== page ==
Introduction: Over recent years, the popularity of videogames has gone beyond youth and gamers and is slowly entering the field of professional healthcare. Exergames are an attractive alternative to physical therapy. The primary aim of this pilot study was to explore the user experience (usability, satisfaction, level of motivation, and game experience) of the patient with the "PlayMancer" exergame. The secondary aim was to explore the progression of the performed motor skills (walking velocity, overhead reach ability, and cervical range of motion) and the clinical changes (to physical condition, disability, and pain intensity) in a group of patients with chronic musculoskeletal pain using an exergame for 4 weeks.
Materials and Methods: In the European PlayMancer project, an exergame for physical rehabilitation of chronic pain patients was developed. This exergame is controlled by relevant motions of the patient's body captured by a motion suit and several infrared cameras. In three different integrated minigames, the patient can train the following motor skills: Walking velocity, overhead reaching, and neck mobility.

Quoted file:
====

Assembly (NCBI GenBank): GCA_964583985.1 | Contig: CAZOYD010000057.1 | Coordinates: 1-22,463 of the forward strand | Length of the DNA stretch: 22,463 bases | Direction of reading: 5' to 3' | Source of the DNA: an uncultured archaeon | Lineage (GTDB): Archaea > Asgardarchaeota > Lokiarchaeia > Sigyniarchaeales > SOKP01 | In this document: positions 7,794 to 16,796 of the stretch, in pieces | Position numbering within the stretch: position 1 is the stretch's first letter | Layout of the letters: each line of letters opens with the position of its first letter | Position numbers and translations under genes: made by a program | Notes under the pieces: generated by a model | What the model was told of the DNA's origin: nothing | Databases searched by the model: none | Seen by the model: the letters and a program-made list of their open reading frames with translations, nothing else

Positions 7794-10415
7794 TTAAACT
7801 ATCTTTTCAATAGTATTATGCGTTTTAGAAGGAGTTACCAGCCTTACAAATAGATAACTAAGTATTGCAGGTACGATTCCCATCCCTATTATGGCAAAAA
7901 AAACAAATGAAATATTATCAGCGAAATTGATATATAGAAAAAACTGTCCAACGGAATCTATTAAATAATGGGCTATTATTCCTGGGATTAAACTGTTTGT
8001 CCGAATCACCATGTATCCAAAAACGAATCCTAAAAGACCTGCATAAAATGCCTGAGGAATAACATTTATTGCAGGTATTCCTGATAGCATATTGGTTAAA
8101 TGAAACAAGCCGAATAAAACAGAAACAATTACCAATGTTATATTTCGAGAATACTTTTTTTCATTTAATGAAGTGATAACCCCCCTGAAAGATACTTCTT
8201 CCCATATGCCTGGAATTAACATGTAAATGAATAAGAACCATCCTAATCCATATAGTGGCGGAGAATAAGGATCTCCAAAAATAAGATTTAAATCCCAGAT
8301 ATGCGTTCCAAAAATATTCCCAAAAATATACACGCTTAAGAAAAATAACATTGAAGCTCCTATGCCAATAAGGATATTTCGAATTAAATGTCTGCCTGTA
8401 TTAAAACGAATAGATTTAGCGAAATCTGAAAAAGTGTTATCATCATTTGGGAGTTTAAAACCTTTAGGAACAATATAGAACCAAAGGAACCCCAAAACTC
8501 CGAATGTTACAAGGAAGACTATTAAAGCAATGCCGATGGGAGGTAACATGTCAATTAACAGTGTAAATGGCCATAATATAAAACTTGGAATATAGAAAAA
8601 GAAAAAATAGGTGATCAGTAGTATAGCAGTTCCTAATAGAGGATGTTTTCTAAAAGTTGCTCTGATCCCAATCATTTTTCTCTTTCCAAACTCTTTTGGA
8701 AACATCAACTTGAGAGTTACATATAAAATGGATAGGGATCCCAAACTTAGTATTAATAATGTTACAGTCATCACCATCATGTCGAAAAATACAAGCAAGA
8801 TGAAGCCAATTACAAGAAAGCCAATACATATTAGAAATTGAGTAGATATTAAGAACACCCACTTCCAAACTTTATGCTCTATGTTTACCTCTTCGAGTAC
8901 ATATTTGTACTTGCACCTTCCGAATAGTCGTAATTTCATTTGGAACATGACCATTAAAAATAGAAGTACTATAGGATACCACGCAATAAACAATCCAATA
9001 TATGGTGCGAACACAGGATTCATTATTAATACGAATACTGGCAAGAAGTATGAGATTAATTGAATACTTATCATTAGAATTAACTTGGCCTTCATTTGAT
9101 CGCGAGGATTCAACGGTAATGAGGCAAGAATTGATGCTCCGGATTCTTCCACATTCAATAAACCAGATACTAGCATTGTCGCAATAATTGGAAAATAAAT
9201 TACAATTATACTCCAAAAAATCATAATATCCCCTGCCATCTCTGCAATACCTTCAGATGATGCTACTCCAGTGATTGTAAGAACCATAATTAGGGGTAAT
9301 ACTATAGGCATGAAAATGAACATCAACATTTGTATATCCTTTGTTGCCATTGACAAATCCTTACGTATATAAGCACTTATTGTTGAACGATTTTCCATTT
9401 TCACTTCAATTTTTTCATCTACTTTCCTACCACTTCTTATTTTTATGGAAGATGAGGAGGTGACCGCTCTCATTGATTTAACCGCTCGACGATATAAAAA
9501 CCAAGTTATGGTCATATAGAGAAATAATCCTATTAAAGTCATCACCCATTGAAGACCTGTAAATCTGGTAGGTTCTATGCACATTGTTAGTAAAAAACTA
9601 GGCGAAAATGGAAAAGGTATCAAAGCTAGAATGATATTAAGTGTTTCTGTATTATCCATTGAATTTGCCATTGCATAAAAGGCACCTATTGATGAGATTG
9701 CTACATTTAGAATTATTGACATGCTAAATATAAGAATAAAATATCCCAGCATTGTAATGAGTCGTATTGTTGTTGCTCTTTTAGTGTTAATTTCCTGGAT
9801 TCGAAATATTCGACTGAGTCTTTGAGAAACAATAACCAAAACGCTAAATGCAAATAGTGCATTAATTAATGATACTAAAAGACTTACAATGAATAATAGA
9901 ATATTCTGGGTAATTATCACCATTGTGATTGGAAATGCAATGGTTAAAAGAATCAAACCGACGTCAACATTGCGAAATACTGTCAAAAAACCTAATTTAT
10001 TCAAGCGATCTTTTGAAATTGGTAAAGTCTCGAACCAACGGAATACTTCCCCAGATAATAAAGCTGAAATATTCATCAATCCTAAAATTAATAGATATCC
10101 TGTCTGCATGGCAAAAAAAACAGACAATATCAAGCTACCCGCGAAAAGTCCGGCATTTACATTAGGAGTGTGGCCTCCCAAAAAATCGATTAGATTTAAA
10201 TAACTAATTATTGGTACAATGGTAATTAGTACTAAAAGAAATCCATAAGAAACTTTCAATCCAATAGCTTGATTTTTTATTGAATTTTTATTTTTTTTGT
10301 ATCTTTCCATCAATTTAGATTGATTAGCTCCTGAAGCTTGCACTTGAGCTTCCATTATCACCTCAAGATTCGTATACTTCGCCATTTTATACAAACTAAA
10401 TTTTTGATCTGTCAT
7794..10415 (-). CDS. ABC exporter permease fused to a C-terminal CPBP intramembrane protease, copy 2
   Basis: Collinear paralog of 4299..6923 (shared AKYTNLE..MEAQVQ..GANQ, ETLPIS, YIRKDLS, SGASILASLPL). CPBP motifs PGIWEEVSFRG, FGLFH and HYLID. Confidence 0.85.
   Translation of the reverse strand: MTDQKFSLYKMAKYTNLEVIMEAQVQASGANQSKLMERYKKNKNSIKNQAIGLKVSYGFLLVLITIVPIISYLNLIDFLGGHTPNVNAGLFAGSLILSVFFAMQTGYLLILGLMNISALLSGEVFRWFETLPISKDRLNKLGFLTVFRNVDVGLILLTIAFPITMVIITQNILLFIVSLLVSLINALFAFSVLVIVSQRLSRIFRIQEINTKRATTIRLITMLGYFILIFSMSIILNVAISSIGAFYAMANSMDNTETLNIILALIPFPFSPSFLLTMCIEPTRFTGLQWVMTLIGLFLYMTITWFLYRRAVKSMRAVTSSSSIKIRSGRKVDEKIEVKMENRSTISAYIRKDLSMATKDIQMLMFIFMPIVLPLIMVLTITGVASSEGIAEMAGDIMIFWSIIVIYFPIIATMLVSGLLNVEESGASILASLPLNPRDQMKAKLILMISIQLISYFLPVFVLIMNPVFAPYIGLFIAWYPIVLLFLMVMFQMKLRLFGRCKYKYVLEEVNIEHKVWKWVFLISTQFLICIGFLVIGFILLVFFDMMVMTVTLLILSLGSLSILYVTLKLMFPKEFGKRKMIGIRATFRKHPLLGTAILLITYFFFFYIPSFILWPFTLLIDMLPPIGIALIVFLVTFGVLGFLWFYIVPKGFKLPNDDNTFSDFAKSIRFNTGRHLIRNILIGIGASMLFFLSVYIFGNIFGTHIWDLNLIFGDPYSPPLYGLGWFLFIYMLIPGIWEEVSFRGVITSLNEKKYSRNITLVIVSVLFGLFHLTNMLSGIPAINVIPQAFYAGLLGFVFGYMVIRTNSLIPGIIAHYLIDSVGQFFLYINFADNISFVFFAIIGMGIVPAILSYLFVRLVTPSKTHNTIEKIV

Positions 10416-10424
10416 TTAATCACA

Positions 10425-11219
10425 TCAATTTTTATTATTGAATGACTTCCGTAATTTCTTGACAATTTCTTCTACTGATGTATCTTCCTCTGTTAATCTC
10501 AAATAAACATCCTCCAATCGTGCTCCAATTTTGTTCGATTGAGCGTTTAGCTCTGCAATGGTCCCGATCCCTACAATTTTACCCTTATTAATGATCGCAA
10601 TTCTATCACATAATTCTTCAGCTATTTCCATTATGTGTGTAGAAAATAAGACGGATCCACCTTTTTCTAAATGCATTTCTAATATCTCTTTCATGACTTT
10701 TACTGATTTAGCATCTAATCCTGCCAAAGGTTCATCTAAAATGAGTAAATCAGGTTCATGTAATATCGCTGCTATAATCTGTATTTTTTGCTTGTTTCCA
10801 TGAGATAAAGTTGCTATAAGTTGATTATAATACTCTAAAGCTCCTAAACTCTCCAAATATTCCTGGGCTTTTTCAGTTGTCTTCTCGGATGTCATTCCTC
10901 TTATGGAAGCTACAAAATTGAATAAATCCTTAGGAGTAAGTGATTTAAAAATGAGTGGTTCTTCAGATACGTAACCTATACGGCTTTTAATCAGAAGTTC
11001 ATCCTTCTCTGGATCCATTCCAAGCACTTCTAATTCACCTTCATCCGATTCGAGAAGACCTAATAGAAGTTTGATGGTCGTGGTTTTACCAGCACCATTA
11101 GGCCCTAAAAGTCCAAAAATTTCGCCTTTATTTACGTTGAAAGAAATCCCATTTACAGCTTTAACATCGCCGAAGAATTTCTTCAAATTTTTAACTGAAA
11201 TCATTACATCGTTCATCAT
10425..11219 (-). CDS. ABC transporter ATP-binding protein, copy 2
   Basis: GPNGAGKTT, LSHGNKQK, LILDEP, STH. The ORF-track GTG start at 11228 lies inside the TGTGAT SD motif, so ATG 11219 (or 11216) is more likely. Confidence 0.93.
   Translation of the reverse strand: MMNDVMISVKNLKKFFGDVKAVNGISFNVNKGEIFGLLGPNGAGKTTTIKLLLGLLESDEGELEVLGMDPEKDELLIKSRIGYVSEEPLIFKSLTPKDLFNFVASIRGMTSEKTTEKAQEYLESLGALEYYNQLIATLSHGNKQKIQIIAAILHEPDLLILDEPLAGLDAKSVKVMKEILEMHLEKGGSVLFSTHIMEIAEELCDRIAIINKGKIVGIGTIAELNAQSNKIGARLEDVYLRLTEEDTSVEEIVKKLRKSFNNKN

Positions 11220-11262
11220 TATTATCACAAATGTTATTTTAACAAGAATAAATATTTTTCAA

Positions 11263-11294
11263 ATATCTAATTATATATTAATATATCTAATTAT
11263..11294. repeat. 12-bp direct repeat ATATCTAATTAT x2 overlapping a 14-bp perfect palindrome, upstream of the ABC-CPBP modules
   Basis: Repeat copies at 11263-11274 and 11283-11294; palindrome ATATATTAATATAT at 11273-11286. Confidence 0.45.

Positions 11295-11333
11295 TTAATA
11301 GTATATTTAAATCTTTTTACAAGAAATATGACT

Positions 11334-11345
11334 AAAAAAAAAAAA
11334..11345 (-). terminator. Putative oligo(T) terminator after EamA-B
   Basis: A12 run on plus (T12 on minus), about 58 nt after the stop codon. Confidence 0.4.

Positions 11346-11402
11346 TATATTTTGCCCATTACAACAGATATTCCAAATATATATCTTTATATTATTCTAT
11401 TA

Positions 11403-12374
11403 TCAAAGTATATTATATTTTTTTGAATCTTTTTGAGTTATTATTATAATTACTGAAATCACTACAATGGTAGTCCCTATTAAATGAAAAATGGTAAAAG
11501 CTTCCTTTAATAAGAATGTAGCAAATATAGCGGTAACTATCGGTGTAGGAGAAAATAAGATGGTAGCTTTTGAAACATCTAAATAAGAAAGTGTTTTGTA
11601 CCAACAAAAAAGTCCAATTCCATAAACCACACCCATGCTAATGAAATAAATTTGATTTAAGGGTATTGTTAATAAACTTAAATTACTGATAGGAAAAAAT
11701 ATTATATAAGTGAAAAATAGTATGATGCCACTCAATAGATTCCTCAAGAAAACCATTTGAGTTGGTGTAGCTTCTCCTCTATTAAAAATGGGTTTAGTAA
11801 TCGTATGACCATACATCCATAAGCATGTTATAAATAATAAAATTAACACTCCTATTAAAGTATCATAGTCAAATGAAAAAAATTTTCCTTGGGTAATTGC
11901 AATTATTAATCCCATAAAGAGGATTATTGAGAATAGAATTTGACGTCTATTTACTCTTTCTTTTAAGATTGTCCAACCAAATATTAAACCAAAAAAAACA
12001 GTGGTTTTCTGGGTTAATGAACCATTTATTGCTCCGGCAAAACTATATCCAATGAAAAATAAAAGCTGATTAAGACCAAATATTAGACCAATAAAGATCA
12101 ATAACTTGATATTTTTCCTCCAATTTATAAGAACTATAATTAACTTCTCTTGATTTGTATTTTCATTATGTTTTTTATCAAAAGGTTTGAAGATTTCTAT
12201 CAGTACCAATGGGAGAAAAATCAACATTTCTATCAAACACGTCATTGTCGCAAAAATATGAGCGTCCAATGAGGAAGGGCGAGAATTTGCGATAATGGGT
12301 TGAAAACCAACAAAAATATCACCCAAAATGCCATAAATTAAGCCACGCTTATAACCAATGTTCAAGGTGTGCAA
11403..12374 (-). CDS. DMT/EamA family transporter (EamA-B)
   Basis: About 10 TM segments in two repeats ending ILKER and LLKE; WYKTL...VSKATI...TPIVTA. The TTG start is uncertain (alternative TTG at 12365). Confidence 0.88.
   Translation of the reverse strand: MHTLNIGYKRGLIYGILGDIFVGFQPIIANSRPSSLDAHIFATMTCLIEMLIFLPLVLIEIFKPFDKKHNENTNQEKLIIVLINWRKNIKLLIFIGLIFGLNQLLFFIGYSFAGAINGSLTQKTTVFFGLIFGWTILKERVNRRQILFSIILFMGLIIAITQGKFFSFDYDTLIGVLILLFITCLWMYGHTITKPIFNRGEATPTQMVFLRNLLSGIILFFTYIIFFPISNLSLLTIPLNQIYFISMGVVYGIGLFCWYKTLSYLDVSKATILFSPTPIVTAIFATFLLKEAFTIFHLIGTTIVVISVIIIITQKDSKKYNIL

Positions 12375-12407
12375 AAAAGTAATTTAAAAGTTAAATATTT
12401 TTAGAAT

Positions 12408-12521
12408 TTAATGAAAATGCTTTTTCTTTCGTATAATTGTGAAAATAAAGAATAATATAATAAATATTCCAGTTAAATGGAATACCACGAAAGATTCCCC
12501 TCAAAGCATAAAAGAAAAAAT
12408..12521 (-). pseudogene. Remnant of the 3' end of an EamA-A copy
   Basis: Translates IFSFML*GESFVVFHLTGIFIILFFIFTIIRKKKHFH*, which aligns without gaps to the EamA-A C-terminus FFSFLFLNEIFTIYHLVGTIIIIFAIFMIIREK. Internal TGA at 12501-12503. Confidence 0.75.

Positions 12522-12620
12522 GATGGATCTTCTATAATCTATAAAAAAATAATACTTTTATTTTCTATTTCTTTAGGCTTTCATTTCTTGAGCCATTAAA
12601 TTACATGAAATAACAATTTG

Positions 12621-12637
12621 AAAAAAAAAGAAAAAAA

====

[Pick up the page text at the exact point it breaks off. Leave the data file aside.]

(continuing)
Results: Ten patients participated in this study and completed the 4 weeks of gaming. Patients rated the usability of the exergames as good (score of 78.5 [standard deviation 9.7; range, 60.0-97.5]) on the System Usability Scale, and the game motivated all patients to perform their exercises. Patients enjoyed playing and were pleased with both the game environment and the game play. Overall, the patients made a progression in the examined motor skills during the minigames over the 4 weeks of gaming.
Conclusions: The "PlayMancer" exergame is a potential tool for achieving physical rehabilitation because it motivates patients to perform their exercises and as a result increases their motor skills and physical condition.
S. Jansen-Kosterink, R. Huis in ´t Veld, C. Schönauer, H. Kaufmann, H. Hermens, M. Vollenbroek-Hutten: "A Serious Exergame for Patients Suffering from Chronic Musculoskeletal Back and Neck Pain: A Pilot Study"; Games for Health, 2 (2013), 5; 299 - 307.
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